Grain Storage Preparation and Maintenance Saves Quality
Posted: August 28, 2012
Grain harvest is not too far away and with current prices steps to protect grain from insect infestation and preserve grain quality pay off faster than ever. Starting out with a clean grain bin free of old, insect-infested grain is essential to getting a good start, particularly if no other protection will be applied to the grain. Sweeping down the walls of the bin and getting old grain out of the cracks and crevices is essential to prevent problems later.
Malathion, Storcide II ™, Tempo Ultra SC ™, Suspend SC ™, Contain ™ and several pyrethrin products can be used to apply a surface treatment to the inside of the bin and provide a residual. Note that on the label for Storcide II there are restrictions on the application method. Chloropicrin is no longer labeled to fumigate underneath false floors and in air ducts. Phostoxin (aluminum phosphide) is the only product that can be used for this purpose. See the Agronomy Guide for more details.
Once the bin has been properly cleaned, it is important to put clean, insect-free new grain in the bin. The first step to accomplish this is to make sure your equipment has been cleaned out before you begin harvesting. Otherwise, you could bring in insects that have been living inside of your combine.
Make sure the combine is adjusted to minimize breakage of grain. Whole grain is more difficult for molds and insects to infest and also makes aeration of the bin more efficient. If possible, grain should be run through a cleaner before placement in the bin. Sanitation and surface treatment should be sufficient to control insects for a six to nine month period.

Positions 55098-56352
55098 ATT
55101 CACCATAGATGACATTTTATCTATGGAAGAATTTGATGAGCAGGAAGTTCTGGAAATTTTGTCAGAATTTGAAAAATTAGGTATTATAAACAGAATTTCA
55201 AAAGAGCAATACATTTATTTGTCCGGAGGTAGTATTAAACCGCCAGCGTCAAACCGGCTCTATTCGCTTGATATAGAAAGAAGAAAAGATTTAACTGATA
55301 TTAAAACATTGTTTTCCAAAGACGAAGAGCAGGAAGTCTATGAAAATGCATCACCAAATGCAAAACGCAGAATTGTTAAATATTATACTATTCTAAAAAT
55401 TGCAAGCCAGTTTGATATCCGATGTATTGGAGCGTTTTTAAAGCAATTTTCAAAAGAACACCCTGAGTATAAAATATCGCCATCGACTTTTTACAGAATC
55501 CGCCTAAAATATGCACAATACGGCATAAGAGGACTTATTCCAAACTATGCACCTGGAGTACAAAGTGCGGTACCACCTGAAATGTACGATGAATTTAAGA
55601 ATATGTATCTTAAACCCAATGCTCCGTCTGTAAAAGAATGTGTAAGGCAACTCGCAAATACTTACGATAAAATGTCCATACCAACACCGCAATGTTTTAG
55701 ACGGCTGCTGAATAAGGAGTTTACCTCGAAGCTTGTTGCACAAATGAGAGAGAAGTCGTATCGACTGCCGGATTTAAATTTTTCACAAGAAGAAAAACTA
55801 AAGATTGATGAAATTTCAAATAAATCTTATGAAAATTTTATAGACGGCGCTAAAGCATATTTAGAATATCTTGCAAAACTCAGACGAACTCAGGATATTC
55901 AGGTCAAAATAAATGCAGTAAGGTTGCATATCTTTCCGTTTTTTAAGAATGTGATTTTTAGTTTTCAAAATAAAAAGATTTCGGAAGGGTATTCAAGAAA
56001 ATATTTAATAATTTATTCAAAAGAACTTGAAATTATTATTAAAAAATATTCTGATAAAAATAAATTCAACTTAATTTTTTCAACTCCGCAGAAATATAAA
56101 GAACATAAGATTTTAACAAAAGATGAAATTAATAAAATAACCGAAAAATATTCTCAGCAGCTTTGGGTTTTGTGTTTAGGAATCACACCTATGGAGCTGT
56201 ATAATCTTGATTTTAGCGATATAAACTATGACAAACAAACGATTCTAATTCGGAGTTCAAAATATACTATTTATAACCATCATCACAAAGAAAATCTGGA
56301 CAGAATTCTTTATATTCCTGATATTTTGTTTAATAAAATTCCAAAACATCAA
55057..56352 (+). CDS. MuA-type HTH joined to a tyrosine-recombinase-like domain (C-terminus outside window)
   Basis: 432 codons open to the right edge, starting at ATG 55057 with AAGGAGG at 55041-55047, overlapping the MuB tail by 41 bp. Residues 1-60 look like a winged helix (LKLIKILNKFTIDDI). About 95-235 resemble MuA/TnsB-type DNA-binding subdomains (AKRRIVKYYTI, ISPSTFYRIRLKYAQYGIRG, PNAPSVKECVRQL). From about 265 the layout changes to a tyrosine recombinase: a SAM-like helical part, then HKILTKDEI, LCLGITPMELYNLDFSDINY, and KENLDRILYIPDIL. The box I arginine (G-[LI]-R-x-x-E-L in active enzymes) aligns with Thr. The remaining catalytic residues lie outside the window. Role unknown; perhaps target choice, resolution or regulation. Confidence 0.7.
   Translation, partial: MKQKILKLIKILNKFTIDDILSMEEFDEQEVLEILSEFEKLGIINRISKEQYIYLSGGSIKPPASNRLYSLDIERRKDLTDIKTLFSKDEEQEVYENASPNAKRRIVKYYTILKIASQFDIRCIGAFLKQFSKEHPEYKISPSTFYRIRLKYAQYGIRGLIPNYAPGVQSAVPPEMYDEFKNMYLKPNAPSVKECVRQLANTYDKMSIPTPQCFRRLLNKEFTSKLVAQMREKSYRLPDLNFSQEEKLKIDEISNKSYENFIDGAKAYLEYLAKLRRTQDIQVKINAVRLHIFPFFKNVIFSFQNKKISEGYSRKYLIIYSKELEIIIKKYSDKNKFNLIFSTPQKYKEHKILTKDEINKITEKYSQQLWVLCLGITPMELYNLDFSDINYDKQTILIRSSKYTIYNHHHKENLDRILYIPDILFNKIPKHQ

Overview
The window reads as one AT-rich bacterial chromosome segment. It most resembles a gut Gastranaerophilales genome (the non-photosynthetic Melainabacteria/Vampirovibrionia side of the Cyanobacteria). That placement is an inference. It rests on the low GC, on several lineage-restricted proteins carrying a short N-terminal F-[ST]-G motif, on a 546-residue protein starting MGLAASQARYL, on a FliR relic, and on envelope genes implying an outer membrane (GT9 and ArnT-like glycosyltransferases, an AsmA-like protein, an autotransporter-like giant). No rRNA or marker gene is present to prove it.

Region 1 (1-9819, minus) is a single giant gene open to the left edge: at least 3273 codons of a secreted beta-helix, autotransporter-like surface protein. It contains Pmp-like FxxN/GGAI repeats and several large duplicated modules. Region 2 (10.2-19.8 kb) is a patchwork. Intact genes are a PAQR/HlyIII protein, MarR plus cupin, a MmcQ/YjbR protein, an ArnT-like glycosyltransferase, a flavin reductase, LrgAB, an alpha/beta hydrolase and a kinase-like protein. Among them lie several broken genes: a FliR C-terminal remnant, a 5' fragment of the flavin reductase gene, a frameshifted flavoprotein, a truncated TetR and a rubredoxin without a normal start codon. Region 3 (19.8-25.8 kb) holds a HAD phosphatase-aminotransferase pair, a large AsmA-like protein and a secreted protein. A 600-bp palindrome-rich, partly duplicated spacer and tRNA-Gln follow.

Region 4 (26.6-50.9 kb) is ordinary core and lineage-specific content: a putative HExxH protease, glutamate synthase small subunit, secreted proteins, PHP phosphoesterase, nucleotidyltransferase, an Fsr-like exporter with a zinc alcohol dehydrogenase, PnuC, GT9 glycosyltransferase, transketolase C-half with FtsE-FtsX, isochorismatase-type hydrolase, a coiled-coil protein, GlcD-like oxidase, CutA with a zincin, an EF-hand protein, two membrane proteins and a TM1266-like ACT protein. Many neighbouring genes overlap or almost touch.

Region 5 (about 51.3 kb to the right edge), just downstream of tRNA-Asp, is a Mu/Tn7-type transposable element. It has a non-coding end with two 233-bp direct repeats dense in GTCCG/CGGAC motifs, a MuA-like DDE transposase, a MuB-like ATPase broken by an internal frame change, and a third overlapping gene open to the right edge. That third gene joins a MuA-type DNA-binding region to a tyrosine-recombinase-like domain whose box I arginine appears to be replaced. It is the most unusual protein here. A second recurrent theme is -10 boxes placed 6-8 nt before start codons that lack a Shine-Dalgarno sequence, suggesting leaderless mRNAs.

If you are not able to clean out the bin or don’t fumigate under floor areas, or if you think the storage period may be longer, application of a residual insecticide to the grain as it goes into storage will help keep insects controlled. Actellic 5E is labeled for this use on corn and sorghum whereas Storcide II is labeled for barley, oats, sorghum, and wheat. Application of methoprene (Diacon II) is also an option and this hormone mimic will prevent larvae from becoming adults, stopping the life cycle. A dust formulation of malathion (check the label) may possibly still be available for treating grain. If you do not treat the whole bin this way you can treat the last load going in with a protectant or mix in a Bt product into the top four to six inches of grain in the bin to control Indian meal moth.
During winter months, the cool temperatures keep insect activity in check but as spring approaches and grain temperatures rise above 40–50°, insects can become active and reproduce. If insect populations do develop in your bin, in most cases, your only option is to fumigate. Aluminum or magnesium phosphide is labeled for grain fumigation. You must be a certified applicator to use these products. Remember, fumigation only kills insects that are present and does not provide long—term residual protection.
Grain storage insecticide labels have been changing frequently over the last several years. As always, check to make sure you are following the instructions on the product label.